Armenia’s acting premier suggest swapping his son for Armenian prisoners in Azerbaijan

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YEREVAN, June 9. /TASS/. Armenia’s Acting Prime Minister Nikol Pashinyan told his supporters in the town of Aparan on Tuesday he was ready to swap his son for Armenian prisoners held by Azerbaijan.

“This is what I say officially to [Azerbaijani President Ilkham] Aliyev: I suggest swapping my son for all prisoners,” Pashinyan said, inviting his rivals in the upcoming parliamentary election – ex-presidents Serzh Sargsyan and Robert Kocharyan – to do the same.

The statement was made in response to Sargsyan’s criticism of Pashinyan’s earlier words that a prisoner swap with Azerbaijan can wait for one or two months.

Pashinyan’s son Ashot wrote on his Facebook page he was ready to take part in the prisoner swap.

Following the end of military action in the Nagorno-Karabakh conflict zone last fall, when seven regions adjacent to Nagorno-Karabakh fell under Azerbaijan’s control, the border between Armenia and Azerbaijan moved to the immediate vicinity of the Syunik and Gegharkunik Provinces. The situation there exacerbated on May 12. Then, the Armenian Defense Ministry announced that the Azerbaijani Armed Forces attempted to carry out “certain operations” in the Syunik Province in a bid to “redefine the border.” The Azerbaijani forces ceased their activities after the Armenian Armed Forces took measures in response.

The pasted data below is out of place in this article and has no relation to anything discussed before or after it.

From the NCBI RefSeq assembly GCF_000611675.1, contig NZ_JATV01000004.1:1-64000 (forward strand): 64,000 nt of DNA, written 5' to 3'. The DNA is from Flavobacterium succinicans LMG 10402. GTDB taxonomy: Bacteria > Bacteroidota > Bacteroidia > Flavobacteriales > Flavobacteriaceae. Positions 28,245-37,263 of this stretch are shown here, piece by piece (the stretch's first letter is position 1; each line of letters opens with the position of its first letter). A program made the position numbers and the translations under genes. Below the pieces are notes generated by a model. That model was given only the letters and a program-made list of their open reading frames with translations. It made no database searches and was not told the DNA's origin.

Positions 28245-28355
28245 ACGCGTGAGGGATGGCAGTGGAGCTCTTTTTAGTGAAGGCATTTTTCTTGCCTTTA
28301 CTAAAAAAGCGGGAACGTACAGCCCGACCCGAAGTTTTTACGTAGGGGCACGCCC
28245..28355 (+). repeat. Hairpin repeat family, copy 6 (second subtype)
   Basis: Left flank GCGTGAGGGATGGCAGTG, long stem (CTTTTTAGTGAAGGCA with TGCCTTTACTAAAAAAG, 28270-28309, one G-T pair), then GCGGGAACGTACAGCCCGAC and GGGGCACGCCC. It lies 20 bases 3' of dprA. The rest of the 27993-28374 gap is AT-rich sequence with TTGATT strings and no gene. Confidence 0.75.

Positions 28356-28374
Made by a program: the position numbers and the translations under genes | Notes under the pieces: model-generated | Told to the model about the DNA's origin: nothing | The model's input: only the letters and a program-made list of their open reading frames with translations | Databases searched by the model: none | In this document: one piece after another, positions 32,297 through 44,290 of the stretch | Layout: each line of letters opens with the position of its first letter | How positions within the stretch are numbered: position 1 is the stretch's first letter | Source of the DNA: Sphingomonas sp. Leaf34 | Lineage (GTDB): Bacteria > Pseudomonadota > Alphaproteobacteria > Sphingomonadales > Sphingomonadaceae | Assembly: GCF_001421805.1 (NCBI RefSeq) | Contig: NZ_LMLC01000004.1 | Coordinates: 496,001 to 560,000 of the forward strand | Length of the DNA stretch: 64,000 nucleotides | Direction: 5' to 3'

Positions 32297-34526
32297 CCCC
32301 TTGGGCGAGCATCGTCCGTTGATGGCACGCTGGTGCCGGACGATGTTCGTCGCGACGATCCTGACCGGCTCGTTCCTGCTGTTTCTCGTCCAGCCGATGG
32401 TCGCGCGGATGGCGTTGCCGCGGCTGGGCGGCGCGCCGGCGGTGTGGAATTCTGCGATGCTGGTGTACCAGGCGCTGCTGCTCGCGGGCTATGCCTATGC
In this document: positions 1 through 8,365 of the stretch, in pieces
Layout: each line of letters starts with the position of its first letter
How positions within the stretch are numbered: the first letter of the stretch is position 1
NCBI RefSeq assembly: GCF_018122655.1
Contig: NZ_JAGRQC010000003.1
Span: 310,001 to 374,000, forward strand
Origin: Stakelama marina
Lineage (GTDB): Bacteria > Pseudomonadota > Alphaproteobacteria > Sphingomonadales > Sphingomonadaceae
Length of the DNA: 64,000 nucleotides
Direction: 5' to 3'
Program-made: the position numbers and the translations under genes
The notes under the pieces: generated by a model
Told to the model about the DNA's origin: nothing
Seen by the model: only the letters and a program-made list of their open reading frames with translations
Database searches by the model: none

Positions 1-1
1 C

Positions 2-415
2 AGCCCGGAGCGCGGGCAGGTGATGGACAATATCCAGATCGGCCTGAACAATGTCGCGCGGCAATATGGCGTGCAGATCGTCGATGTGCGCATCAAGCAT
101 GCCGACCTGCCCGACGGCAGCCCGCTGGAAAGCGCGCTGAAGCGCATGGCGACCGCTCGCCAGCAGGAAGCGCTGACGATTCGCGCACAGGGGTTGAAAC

However, both parties regularly report new incidents. On May 27, Azerbaijan announced that it had captured six Armenian servicemen during an attempt to cross the border. The Armenian side confirmed that the servicemen were captured yet emphasized that at the time they were involved in engineering works in the border area of Armenia’s Gegharkunik Province. Later, Yerevan said that it had turned to the Russia-led Collective Security Treaty Organization (CSTO) with regards to the escalation of the situation on the Armenian-Azeri border. In their turn, the co-chairs of the OSCE Minsk Group on settlement in Nagorno-Karabakh put forward their de-escalation plan, which involves the parties withdrawing troops and beginning the process of demarcating and delimiting the state border with the assistance of the Minsk Group.